In FIG. 6A, the first leg 10 rests on the supporting surface 14 and the second leg 12 is located above the supporting surface. The lower elongated member 28 of the butterfly connector 26 is rigidly connected to the rotable cross member 59 of the lower frame 4. The lower connecting arm 35 is rigidly connected to the same cross member 59 and pivotally connected to the second leg 12. The connecting arm 34 is pivotally connected at each end thereof to the first leg 10 and the second leg 12. As the cross member 59 rotates clockwise from the view shown in FIG. 6A, the arm 28 moves upward and the arm 35 moves downward, thereby causing the second leg 12 to move downward. The upper frame 5 (not shown in FIG. 6A) is at the lowermost position with the first leg 10 on the supporting surface 14 and the second leg 12 in the air (see also FIG. 3).

Ultimately, as shown in FIG. 6B, as the rotation of the cross member 59 continues in a clockwise manner, the second leg 12 rests on the supporting surface 14. The remaining components of FIG. 6B are identical to the components of FIG. 6A and the same reference numerals are used to describe these components. In the position shown in FIG. 6B, the upper frame (not shown in FIG. 6B) is at the maximum intermediate position as both the first leg 10 and second leg 12 are resting on the supporting surface 14.

Further clockwise rotation of the cross member 59 causes the first leg 10 to lift off the supporting surface 14 leaving the bed supported by the second leg 12 which rests on the supporting surface 14. In the position shown in FIG. 6C, the upper frame (not shown in FIG. 6C) is at the uppermost position relative to the supporting surface 14 (see also FIG. 2).

In FIG. 7, there is shown a schematic side view which shows the general outline of the first legs 10 and the second legs 12 when the upper frame 5 is in the uppermost position relative to the supporting surface 14. Those components that are identical to the components of the other drawings are described in FIG. 7 using the same reference numerals. It can be seen the that upper frame 5 is partially shown in its lowermost position as well so that the relative distance of movement of the upper frame 5 between the lowermost position and uppermost position can readily be observed.

In FIG. 8, it can be seen that the upper frame 5 has panels 22, 23, 24, 25 located thereon, the panels being connected together by hinges 64. The same reference numerals are used to describe those components that are identical to the components described in the previous drawings. There are two conventional mechanisms 66, 68 that are used to raise or lower the panel 22 at the head 16 and the panels 24, 25 at the foot 18 respectively. The two mechanisms 66, 68 operate independently of one another.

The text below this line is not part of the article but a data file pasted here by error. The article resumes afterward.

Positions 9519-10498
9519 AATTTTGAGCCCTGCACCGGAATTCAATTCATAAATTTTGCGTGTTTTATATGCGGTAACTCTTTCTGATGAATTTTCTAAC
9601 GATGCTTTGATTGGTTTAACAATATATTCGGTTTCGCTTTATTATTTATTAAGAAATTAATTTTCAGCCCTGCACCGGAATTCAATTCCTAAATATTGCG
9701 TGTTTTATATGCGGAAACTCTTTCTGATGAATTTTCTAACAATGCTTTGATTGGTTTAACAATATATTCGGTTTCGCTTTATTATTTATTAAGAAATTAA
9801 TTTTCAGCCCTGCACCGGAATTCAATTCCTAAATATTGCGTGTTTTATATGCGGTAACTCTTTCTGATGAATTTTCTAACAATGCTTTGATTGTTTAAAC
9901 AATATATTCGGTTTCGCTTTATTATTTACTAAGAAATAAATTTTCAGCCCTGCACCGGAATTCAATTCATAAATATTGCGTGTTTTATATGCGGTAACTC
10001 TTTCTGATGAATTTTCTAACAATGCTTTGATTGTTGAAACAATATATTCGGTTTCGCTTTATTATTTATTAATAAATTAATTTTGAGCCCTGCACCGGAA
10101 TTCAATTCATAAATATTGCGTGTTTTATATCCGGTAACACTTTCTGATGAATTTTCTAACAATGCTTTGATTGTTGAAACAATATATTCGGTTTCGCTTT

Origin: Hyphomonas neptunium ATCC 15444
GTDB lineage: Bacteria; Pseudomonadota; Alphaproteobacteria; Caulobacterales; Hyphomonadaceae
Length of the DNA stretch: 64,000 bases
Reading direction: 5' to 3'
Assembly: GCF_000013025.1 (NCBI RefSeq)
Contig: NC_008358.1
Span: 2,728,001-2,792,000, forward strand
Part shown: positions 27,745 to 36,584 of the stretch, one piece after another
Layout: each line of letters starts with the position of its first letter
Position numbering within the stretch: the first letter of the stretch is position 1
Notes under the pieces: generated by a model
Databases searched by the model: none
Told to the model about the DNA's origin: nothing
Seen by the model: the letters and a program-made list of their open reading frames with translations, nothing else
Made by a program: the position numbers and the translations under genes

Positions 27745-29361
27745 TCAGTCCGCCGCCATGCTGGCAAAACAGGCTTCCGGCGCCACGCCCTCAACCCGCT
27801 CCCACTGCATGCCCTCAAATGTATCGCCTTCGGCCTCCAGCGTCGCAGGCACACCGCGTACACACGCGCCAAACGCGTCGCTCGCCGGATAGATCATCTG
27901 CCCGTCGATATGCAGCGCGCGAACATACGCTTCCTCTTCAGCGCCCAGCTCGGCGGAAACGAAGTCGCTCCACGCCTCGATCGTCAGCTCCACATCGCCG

The mechanism 66 is powered by a reversible electric motor 70 that has an operating arm 72 that moves inward or outward depending on which direction the motor is operating. The operating arm 72 has an extension 74 thereon that is pivotally connected to bracket 76 at pivot point 78. The bracket 76 is rigidly affixed to rotatable tubular member 80 that can be rotated clockwise and counterclockwise depending on the direction that the motor 70 is operating. A long arm 82 is rigidly connected to the tubular member 80. A free end of the long arm 82 has a roller 84 rotatably mounted thereon. As the operating arm 72 moves inward toward the motor 70, the extension 74 also moves inward pulling the bracket 76 toward the motor 70 and causing the tubular member 80 to rotate in a clockwise direction from the view shown in FIG. 8. The clockwise rotation of the tubular member 80 causes the long arm 82 to rotate upward, thus raising the panel 22. When the motor rotates in the opposite direction, the operating arm 72 and extension 74 cause the tubular member 80 to rotate in a counterclockwise direction, thus lowering the arm 82 and panel 22 to the point where the panel 22 lies flat on the upper frame 5.

The mechanism 68 is very similar to the mechanism 66 and has essentially the same components that will be described using different reference numerals so that the two mechanisms can be differentiated from one another. The mechanism 68 has a reversible electric motor 86 with an operating arm 88 and extension 90 pivotally connected to a bracket 92 at pivot point 94. The bracket 92 is rigidly affixed to tubular member 96 that is mounted so that it can rotate clockwise and counterclockwise depending on the direction that the motor 86 is operated. A long arm 98 is also rigidly affixed to the tubular member 96. The long arm 98 has a roller 100 rotatably supported at a free end thereof. Related to the movement of the mechanism 68, there is a short support 102 that is pivotally mounted at either end in brackets 104, 106. The bracket 104 is rigidly affixed to the upper frame 5 and the bracket 106 is rigidly affixed to a lower surface of the panel 25. In operation of the mechanism 68, when the motor 86 is operated to extend the operating arm 88, the extension 90 also extends away from the motor 86. This causes the bracket 92 to rotate the tubular member 96 clockwise from the view shown in FIG. 8. As the tubular member 96 rotates clockwise, the long arm 98 is also rotated clockwise causing the arm 98 to move closer to the upper frame 5, thus lowering the panel 24. As the panel 24 lowers, the panel 25 also lowers as does the short support 102. If the motor continues to extend the operating arm 88 and extension 90, the long arm 98 will ultimately lower the panels 24, 25 to the point where they lie flat on the upper frame 5. When the motor is rotated in the opposite direction to retract the operating arm 88 and extension 90 toward the motor 86, the tubular member 96 will rotate in a counterclockwise direction and the arm 98 and roller 100 will raise the panel 24. This is turn will cause the panel 25 to be raised and will pull the pivot arm 102 upward away from the upper frame 5.